That’s something that will come up, to an extent, in the book– simply in the process of telling the stories of the characters and the plot. As for how this is relevant to queer romance, when thinking of stories I go with what naturally happens when creating the characters and considering how they would react to different things or how they might naturally progress as a person. This includes helping me realize what their sexuality is. In the case of this book and the characters who populate it, it just so happens that there will be people who are straight, gay, lesbian, pansexual, possibly asexual, and one of the main characters is agender or trans. I’m looking forward to a lot of their stories and hope, when I finish the book and release it, others will like what they see. Until then, I don’t want to say too much.

If you’re interested in this book, I will definitely post more as I get closer to finishing. I’ve set myself the goal that I should finish the book by my next birthday, so it should hopefully be done by Spring 2016. I will post about it in various places online, so check out how to contact or follow me here: http://aisylum.com/about/contact/ 

Another Incarnations excerpt – Fawkes and Sloane, being goofs

I just released this on tumblr today as well, because I got all inspired by this:

fantasique reblogged your post and added: “fantasy story excerpt (f/f-ish)”

!!!! this seems so good *//* and is it healthy i’m already shipping sloane x fawkes like crazy? bc they sound all the right bells of my fangirlself tbh *runs* and the cover is so pretty too! can’t wait for april ❤

I wrote the below response on tumblr:

Aww! it actually would make me really happy if you do ship them! I like them 🙂 They already sort of have a joking ship name based on their first names, but it’s not really set in stone. They’re basically inseparable and get along super well and sometimes mess with others. I like them both so it would make me happy if anyone else liked them 🙂

You’re getting me excited about the story again! I tried to find another excerpt to share with them and it was a little difficult because so many of their scenes are too contextual or in spoiler country, but I did remember this scene so I’m sharing it! I changed a couple of names in it to Earthling/American equivalents so the specific terms I use aren’t taken.

Anyway in this scene they are joking around.

EXCERPT BELOW

Context on this scene: So, Fawkes and Sloane are both early 20s when the book starts. There’s this character Vikenti who’s late 40′s and really cranky and sort of a father figure to Sloane but also they’re kind of gruff with each other sometimes. Vikenti and Sloane are basically the cops in this fantasy world, and Fawkes is a friend. In this scene, they’re walking through the equivalent of the police headquarters in the main city. Sloane and Fawkes aren’t supposed to have anything to do with the murder mystery case but Sloane bitched at Vikenti until he grudgingly agreed to let them see the body.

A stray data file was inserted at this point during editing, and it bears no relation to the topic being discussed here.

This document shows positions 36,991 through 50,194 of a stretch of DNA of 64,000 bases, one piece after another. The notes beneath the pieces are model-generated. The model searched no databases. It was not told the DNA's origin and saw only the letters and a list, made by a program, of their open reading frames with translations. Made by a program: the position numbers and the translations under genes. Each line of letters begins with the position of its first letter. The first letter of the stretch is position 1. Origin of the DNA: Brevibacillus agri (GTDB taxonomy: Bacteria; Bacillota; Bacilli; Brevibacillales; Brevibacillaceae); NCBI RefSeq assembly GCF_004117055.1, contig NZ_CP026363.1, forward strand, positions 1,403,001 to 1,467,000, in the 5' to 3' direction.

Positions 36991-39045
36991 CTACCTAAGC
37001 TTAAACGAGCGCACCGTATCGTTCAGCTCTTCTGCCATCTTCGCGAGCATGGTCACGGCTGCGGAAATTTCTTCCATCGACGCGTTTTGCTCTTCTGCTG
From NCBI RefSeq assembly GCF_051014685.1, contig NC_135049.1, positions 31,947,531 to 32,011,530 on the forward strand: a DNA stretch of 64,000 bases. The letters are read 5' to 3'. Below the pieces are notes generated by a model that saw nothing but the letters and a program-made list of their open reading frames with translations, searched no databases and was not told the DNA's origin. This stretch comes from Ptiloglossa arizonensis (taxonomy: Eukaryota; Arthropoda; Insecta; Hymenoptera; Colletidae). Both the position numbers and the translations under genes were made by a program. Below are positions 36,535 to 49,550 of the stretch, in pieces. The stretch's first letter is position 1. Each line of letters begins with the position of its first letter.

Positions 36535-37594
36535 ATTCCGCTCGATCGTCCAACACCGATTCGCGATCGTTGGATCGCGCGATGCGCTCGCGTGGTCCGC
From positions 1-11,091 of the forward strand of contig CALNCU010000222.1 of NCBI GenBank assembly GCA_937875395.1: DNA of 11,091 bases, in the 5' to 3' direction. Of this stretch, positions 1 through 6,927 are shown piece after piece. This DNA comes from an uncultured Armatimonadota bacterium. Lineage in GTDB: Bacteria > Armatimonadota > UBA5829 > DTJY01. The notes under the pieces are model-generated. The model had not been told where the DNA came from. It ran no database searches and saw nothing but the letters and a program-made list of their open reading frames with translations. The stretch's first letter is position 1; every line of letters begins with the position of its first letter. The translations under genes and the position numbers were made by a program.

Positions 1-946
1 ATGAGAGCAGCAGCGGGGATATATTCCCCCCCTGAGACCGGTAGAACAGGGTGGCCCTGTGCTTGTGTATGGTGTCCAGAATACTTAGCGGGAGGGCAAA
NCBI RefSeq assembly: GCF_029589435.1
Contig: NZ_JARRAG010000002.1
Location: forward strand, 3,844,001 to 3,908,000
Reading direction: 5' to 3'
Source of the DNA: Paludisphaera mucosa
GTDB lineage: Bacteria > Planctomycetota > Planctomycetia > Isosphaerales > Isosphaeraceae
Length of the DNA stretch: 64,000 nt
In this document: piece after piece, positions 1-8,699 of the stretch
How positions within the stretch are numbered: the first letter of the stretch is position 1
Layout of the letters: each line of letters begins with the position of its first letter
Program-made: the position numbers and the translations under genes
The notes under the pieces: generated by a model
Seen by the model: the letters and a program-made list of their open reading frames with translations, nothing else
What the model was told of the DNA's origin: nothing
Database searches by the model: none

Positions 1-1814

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Winter Prayers – another old original story

Winter Prayers

By Ais

        When Jessica was seven, her father walked out of the house and never returned.

        She stood by the door, her hands pressed against the cold glass, her breath fogging her view of that large world beyond. She was certain that if she waited long enough, if she looked hard enough, if she was a good enough little girl… He would be there. She longed to see his tattered brown briefcase, his work-worn smile. She wanted to see him wave again, like he used to, with just the slightest of twitches in his upraised hand and a sparkle in his eyes she could see even across the lawn.

        She wanted to hear him laugh.

        She wanted to see him smile so kindly at her when she asked him why the world existed as it did. She wanted to see him again, hug him again, cry on his shoulder again…

        But no matter how long she waited, no matter how many years passed, her father never returned.

        She watched for him still, her faith as strong as a disbeliever turned religious. She knew that she just wasn’t looking hard enough. Her father was down that street, inside that café, across that stadium… Everywhere she was, her father was. He was waiting for her to find him.

        He was waiting, for her.

*        *        *        *

        “Jess…” his voice struggled to free itself from his throat but came out as a groan. “Jess…” The second time was barely better.

        She stood by the window, staring out at the postcard lawn with its twinkling snow and feathers of bunny prints. The wind was soft, but still it found the strength to howl quietly against their house. She could feel the impact of the air against the windowpane, struggling to claw its way inside and turn her body as cold as her heart felt right at that moment.

        No one.

        No one was down the street, and no one had been for three hours.

        No one.

        “Jess…”

        She needed him. Why wasn’t he there? She loved her father and he left. She wanted him back. It wasn’t fair… It wasn’t fair…

        “Jess, just… give it up…” Rowan groaned into his pillow.

        For six years he had been with Jessica. Every morning on the anniversary of her father’s disappearance, she waited five hours instead of the normal two, and she looked four times as hard when she went into the city.

        He had tried to tell her he wasn’t coming back.